But perhaps the highpoint of my relationship with Gemini and Ingram came in October 1992 when I was invited to attend a four-day seminar sponsored by the news service and the University of Regina School of Journalism and Communications in Saskatchewan, Canada. The topic was, “Reporting the Developing World after the Cold War,” which is just the sort of topic that Gemini and Ingram would want to be discussed. The book News on a Knife-edge came out of the seminar.
Ingram and Gemini came into journalism at a time much different from today when the Internet and social media dominate the flow of news. But it was suited for he moment and played its role well.
Many of the Gemini journalists have no doubt long gone on to other endeavours following the closure of the service but I am sure that, like me, they have fond memories of the little news service that could – and did.
MODERN COMMONWEALTH, Former CJA President and Treasurer, Murray Burt, writes from Winnipeg, Canada: Derek Ingram, The universal journalist who made the Commonwealth matter:
No other individual had a greater positive influence on my life in journalism and geography than my dearest friend for years, Derek Ingram. My relationship with him began in the 1990s and buzzed around the world for a quarter century. He was the fuel that encouraged me, a wandering Kiwi, to appreciate spreading the international merit and news of the Commonwealth.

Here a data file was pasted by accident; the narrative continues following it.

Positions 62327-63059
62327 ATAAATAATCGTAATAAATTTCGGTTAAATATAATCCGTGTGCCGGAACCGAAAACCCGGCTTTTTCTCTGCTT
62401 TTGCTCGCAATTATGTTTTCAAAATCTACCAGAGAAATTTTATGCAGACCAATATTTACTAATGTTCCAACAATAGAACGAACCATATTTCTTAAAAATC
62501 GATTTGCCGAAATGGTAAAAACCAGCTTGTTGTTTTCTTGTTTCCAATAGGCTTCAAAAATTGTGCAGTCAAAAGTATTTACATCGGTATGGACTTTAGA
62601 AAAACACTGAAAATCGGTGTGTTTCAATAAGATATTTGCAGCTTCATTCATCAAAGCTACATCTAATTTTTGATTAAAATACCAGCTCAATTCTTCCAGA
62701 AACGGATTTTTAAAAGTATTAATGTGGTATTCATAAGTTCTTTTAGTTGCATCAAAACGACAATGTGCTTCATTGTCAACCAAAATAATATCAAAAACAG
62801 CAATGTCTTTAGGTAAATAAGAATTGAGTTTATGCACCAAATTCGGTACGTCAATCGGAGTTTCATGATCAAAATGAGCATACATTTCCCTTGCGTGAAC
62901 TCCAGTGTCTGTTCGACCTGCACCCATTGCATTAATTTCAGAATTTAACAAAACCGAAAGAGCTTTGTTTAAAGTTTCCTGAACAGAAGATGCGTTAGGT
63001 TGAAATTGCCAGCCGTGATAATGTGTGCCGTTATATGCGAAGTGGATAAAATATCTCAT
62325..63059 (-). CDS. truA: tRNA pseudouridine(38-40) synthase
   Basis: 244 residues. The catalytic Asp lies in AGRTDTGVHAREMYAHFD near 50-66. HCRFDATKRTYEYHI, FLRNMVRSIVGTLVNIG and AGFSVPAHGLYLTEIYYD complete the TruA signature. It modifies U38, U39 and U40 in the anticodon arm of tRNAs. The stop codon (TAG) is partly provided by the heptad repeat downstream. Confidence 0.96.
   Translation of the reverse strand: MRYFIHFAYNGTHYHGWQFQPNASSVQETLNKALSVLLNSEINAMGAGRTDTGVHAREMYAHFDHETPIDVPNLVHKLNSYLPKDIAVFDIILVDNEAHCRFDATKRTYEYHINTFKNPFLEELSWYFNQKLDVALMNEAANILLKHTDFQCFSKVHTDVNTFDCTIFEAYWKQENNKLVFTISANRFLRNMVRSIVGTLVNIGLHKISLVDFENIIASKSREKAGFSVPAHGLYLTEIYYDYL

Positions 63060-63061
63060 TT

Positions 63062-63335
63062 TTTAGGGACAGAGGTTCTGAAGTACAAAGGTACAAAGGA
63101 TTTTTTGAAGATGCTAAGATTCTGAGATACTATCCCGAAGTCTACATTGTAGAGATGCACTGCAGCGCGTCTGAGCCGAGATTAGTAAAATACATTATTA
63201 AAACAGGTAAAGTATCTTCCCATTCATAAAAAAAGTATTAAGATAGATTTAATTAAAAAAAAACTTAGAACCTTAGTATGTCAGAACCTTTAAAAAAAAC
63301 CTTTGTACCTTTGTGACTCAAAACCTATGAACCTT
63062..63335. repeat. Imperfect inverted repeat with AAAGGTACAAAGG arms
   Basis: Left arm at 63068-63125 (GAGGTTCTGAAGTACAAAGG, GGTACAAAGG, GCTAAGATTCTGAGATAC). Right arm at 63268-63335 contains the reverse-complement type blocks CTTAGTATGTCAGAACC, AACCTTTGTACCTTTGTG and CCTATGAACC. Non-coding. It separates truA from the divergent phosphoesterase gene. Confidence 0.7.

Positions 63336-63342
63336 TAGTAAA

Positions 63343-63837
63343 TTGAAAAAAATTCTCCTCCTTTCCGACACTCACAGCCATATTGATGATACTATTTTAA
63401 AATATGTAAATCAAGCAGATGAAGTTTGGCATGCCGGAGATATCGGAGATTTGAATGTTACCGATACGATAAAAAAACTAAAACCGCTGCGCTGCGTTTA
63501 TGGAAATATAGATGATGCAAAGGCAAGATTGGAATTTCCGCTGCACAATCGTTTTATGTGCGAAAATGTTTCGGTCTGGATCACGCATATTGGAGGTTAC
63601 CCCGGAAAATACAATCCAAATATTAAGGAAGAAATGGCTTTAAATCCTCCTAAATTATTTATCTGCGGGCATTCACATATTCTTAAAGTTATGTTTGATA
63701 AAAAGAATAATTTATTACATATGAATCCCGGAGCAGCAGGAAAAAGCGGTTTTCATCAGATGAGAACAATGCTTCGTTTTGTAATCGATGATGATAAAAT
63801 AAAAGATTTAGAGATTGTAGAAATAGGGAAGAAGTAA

His enthusiasm for advancing our profession took my wife Betsy and me all over the world — starting with CJA international meetings in Barbados, then London, then Namibia and so through Bangladesh (for the silver jubilee), Hong Kong, Singapore, Sri Lanka, Nigeria, Namibia, India, Trinidad, Malta, Malaysia, and there must have been more, lost in my muddled addled memory.
His drive and encouragement, plus help from good friends in Ottawa, Toronto, Winnipeg and Vancouver got a CJA branch rolling in Canada. The Winnipeg activity progressed quite encouragingly with about 50 members at its zenith but sadly faded as young members’ interests were robbed of Commonwealth appreciation. Other Canadian branches didn’t shape up.
It is also sad that the CJA’s expanding interest that I was involved with in New Zealand, Australia, and Canada faded from the scene. Only the goodwill of London branch, and friends in India, Pakistan and Sri Lanka, keeps me connected, but more and more remote in the fading memory of an 85-year-old.
Derek Ingram was a great do-er, a great enthusiast, a great and charming speaker and a brilliant political negotiator for CJA.
His unparalleled drive advancing journalism, broadcasting and fellowship in the Commonwealth, delivered a wealth of understanding and appreciation.